Sport

Football has become competitive

DOCTOR'S CORNER with Dr JOSEPH KABUNGO
THE competitiveness has also resulted in robust rules to ensure that the game is played in a conducive environment with more emphasis on the well being of players.
One of the aspects is the inclusion of doping controls.
Doping control in football is one important component.

It is inevitable for any person playing football under the local football federation, Confederation of Africa Football and FIFA to escape doping controls.

I will not discuss the principles of doping control but will highlight important rules, which every player must adhere to.
The first rule is that doping is cheating and cheating is not part of football and goes against the spirit of fair play.
When a player cheats, it means he or she does not respect his or her teammates and football at large.
Any sportsman worthy his sort would not love to win knowing they cheated.
The second rule is for every player to get informed about doping.
Every prescribed drug must be checked with respective team doctors to ensure it is not on the prohibited list.
It is important to double-check medication that is prescribed even if it is from the doctor because if a player fails a dope test the responsibility is theirs.
It is worth remembering that not every doctor is aware of the FIFA Anti-doping regulations and the World Anti-Doping code.
The third rule is to check the prohibited list of drugs.
The World Anti-Doping Agency’s anti-doping list is vital for all athletes.
It describes the substances (or classes of medicines the athletes are forbidden from using.
The fourth rule to prevent doping has to deal with nutrition. It is important for football players to be on good nutrition.
A balanced and healthy diet can improve performance and provides all nutrients and energy that one needs for training and competition.
The fifth rule focuses on nutritional supplements.
It is vital that one is careful with supplements and avoid them if not 100 percent certain about their contents. Supplements might contain prohibited substances, either due to contamination.
The sixth rule is not to risk the career.
It is against the rules to make, sell, buy or attempt to traffic any prohibited substance.
It is also against the rule to posses, administer or attempt to administer any prohibited substance or prohibited method. The seventh rule is to avoid social drugs.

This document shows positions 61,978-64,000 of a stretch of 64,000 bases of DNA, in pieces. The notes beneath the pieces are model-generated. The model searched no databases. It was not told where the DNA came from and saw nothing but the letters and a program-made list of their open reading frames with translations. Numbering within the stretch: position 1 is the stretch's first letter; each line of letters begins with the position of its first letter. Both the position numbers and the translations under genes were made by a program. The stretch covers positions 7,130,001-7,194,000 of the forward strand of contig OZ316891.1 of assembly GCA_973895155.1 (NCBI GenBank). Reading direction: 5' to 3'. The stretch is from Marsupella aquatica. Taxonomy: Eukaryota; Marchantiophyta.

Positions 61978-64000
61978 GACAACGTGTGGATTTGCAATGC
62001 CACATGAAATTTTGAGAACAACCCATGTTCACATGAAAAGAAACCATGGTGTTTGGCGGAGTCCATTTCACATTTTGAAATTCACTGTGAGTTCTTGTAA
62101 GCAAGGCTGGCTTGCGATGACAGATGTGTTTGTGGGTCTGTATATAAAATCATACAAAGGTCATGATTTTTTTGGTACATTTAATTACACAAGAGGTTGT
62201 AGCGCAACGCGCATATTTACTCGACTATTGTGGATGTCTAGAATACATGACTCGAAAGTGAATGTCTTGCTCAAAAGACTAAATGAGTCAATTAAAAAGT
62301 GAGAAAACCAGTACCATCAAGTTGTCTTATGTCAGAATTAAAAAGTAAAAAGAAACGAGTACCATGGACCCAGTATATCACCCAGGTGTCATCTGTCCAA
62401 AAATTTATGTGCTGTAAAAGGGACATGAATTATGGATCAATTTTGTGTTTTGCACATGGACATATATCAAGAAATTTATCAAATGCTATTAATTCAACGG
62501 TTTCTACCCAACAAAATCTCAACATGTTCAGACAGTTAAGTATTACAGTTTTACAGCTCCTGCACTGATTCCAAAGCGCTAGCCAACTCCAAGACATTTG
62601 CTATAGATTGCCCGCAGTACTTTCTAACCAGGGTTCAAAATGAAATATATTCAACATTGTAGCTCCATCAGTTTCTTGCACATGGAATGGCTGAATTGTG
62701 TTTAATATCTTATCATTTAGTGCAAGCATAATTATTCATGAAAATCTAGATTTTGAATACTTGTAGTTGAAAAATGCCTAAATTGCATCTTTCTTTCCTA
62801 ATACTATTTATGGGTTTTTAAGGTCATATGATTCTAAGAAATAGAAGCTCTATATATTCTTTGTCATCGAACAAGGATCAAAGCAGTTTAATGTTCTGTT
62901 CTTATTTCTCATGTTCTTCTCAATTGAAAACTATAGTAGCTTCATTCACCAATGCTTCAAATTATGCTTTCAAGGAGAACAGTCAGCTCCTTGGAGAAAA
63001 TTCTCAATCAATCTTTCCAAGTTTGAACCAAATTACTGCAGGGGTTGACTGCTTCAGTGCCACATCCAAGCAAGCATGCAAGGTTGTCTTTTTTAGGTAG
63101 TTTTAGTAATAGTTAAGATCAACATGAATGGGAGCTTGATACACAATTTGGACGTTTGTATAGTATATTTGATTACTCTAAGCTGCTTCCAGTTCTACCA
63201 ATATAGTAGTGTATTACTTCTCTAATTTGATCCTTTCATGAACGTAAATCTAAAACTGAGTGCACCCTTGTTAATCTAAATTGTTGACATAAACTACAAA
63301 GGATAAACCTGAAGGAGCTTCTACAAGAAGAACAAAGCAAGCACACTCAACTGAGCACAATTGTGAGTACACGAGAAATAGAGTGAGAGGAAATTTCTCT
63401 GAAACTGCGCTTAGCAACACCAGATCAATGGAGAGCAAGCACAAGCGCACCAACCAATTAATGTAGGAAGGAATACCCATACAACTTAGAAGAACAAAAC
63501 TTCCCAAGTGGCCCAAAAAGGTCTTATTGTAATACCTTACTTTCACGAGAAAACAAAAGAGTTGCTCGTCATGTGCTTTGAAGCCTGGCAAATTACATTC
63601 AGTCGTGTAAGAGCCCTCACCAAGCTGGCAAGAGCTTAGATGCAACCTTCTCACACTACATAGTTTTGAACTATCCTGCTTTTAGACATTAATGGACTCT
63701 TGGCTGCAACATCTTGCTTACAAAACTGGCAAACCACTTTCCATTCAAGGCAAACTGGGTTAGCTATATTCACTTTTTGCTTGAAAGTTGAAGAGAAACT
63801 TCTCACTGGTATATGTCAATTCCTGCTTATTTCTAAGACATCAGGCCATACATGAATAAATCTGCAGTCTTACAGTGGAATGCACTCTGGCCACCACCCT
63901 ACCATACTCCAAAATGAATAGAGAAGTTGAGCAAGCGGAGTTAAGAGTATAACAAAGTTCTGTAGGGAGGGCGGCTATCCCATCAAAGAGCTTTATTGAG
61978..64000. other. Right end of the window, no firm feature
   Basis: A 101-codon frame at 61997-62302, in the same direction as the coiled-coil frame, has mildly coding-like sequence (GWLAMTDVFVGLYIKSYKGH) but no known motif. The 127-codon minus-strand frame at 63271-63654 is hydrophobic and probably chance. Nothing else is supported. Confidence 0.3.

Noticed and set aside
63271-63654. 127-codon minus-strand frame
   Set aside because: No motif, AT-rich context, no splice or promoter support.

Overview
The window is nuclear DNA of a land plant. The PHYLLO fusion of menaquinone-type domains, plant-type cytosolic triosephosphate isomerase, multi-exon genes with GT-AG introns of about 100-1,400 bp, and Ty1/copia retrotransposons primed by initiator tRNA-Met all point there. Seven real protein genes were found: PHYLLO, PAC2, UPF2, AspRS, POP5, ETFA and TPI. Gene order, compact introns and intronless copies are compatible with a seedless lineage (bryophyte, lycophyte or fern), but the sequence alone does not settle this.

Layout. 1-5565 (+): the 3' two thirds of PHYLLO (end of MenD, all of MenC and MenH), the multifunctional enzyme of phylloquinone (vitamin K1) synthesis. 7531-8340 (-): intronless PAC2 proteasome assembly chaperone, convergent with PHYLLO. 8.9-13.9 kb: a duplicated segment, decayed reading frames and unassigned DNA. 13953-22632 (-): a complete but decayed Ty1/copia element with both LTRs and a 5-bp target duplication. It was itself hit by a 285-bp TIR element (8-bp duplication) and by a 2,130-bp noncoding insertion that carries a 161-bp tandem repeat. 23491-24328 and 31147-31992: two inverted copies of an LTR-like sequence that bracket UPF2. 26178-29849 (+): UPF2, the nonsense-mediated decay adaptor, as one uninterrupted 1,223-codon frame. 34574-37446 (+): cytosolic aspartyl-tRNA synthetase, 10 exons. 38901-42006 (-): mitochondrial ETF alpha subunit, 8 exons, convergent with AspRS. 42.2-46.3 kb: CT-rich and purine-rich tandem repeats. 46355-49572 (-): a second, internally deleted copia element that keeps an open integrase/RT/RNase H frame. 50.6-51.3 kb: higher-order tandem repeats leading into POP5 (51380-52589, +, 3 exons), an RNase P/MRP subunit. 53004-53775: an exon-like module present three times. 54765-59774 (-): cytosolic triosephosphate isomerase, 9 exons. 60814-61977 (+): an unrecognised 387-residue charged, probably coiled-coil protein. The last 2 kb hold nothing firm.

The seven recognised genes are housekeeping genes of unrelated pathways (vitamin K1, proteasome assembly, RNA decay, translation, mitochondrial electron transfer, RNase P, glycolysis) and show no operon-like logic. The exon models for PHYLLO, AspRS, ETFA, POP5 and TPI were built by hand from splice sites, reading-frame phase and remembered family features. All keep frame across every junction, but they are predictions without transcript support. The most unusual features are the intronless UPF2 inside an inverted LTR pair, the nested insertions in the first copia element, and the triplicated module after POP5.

Social drugs such as marijuana and cocaine are a threat to one’s health.
Both of these substances are prohibited by WADA for competition periods because marijuana can stay in the body for many weeks after usage.
The eighth rule talks about avoiding anabolic steroids, which are harmful to the body.
It is important for a footballer to eat the right diet to maintain fitness throughout the game.
The ninth rule is to avoid doping is to make your whereabouts well known.
If you are in the pool of registered players for doping, it is important that your whereabouts are known.
Failure to do this will result in an anti-doping rule violation.
The tenth rule is to never refuse a test or temper with a sample.
If a football player refuses to undergo a test it directly translates into a penalty as someone who is already guilty of doping.
Falsification, exchange or destruction of a test sample or failing to submit to sample collection is a serious violation of the rules.
It is important for a football player to comply with the requirements of doping control procedures.
The eleventh rule in doping prevention has to deal with Therapeutic Use Exemption.
If there is a significant health problem, there is need to apply for a TUE in order to use a prohibited substance or method. The treatment must not improve your performance beyond a return to normal and there must be no other alternative treatment available.
Violation of any of these rules will result in undesirable sanctions.
For questions write to Dr Kabungo Joseph
Email: zengajk@yahoo.com or kateulejk @gmail.com

 

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